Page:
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Über dieses Buch

‘Entertainment media’ are entertainment products and services that rely on digital technology and include traditional media (such as movies, TV, computer animation etc) as well as emerging services for wireless and broadband, electronic toys, video games, edutainment, and location-based entertainment (from PC game rooms to theme parks).

Whilst most of the digital entertainment industry is found in the developed countries such as USA, Europe, and Japan, the decreasing costs of computer and programming technologies enables developing countries to really benefit from entertainment media in two ways: as creators and producers of games and entertainment for the global market and as a way to increase creativity and learning among the youth of the developing world.

Focusing specifically on initiatives that use entertainment technologies to promote economic development, education, creativity and cultural dissemination, this book explores how current technology and the use of off-the-shelf technologies (such as cheap sensors, Kinect, Arduino and others) can be exploited to achieve more innovative and affordable ways to harness the entertainment power of creating. It poses questions such as ‘How can we convert consumers of entertainment into creators of entertainment?’ ‘How can digital entertainment make a contribution to the emerging world?’.

Academic researchers and students in human-computer interaction, entertainment computing, learning technologies will find the content thought-provoking, and companies and professionals in game and entertainment technology, mobile applications, social networking etc. will find this a valuable resource in developing new products and new markets.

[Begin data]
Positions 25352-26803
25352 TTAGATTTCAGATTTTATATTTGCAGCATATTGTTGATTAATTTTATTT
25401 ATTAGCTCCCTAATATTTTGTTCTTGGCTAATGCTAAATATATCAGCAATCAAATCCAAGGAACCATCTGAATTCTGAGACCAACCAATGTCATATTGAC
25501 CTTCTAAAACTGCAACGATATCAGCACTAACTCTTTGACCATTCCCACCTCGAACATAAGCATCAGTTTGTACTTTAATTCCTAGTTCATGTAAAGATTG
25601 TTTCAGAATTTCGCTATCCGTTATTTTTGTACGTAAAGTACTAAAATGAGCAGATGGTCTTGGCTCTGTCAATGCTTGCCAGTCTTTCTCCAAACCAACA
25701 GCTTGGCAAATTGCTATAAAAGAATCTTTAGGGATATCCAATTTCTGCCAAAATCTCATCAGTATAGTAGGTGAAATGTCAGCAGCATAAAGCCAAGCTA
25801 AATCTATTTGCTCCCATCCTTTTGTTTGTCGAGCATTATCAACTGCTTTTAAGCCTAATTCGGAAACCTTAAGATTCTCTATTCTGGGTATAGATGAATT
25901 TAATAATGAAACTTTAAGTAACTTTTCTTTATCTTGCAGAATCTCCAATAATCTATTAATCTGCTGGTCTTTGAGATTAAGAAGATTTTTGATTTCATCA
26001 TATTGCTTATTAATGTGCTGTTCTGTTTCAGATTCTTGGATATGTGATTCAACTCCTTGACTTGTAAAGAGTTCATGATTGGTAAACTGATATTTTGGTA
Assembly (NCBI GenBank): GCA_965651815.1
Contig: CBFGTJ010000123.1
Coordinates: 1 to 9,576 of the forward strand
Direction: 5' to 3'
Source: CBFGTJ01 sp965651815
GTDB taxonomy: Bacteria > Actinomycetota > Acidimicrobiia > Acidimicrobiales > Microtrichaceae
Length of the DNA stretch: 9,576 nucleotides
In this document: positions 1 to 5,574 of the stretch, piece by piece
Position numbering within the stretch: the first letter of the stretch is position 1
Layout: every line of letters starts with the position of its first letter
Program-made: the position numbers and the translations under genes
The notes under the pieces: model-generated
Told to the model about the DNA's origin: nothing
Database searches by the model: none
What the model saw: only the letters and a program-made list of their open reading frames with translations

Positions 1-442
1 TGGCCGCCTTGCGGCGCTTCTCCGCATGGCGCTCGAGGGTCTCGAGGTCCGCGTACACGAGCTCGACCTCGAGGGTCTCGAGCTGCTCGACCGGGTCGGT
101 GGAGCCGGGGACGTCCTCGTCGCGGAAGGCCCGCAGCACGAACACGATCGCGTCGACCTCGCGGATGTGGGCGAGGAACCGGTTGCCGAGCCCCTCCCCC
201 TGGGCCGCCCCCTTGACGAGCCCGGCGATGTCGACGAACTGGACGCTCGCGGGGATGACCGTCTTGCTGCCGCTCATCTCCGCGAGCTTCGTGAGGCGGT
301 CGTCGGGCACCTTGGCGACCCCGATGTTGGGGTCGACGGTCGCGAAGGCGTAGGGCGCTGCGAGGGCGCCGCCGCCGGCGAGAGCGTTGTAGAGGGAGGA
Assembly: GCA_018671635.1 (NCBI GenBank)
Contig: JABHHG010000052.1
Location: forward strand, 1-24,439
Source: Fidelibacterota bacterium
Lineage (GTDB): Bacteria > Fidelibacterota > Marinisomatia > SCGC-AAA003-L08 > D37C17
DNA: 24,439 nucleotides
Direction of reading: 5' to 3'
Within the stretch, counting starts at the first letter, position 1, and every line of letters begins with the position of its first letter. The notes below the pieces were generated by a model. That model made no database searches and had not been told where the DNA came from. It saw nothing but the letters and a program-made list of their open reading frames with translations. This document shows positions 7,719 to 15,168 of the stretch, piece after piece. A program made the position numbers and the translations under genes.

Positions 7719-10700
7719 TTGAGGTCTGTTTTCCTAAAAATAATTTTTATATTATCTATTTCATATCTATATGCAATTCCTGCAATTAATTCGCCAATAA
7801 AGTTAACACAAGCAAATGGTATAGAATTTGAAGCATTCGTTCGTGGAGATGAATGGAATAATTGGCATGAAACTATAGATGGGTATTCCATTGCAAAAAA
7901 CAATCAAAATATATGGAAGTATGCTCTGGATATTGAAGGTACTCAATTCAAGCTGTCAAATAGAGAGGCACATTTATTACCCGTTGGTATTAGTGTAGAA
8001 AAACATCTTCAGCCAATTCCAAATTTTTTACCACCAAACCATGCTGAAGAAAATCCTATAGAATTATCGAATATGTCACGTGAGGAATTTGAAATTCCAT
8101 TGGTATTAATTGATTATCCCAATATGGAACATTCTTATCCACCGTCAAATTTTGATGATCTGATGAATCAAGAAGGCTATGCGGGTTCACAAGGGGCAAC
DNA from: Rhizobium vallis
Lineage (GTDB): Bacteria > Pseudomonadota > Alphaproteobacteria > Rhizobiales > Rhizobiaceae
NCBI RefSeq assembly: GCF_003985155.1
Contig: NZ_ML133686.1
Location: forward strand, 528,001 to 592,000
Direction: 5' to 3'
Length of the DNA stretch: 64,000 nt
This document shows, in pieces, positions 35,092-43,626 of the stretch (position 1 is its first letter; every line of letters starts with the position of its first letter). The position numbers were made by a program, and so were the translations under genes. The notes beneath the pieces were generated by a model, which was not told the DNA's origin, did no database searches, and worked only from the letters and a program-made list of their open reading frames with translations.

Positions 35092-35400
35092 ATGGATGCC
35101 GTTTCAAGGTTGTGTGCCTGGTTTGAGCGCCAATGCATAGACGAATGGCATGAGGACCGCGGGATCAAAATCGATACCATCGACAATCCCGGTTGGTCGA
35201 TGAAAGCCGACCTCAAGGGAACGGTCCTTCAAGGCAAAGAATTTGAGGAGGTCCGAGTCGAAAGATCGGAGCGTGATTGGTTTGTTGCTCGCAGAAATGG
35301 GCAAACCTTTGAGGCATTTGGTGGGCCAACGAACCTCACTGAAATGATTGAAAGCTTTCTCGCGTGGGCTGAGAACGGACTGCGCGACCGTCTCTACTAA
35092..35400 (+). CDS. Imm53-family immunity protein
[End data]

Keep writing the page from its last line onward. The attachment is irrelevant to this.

Inhaltsverzeichnis

Frontmatter

1. Entertaining the Whole World

Abstract
Entertainment media are entertainment products and services that rely on digital technology. Mostly the digital entertainment industry is focused on the developed world such as USA, Europe, and Japan. However, due to the decreasing cost of computer and programming technologies, developing countries can greatly benefit from entertainment media in two ways: as creators and producers of games and entertainment for the global market and as a way to increase creativity and learning among developing world youth. In 2012, the international conference ACE 2012 or Advances in Computer Entertainment was held in Nepal to spark new frontiers of entertainment media in the developing world. The discussions and projects benefit the emerging world through digital entertainment. For example, youth in emerging markets can become creators as well as consumers of digital entertainment. They can distribute their work through apps and internet, and through media creativity benefit their country and economy. This book is a summary of some of the research projects and discussions which took place in Nepal.
Adrian David Cheok, Teresa Romão, Anton Nijholt, Gino Yu

2. The Kathmandu Kids Entertainment Workshops

Abstract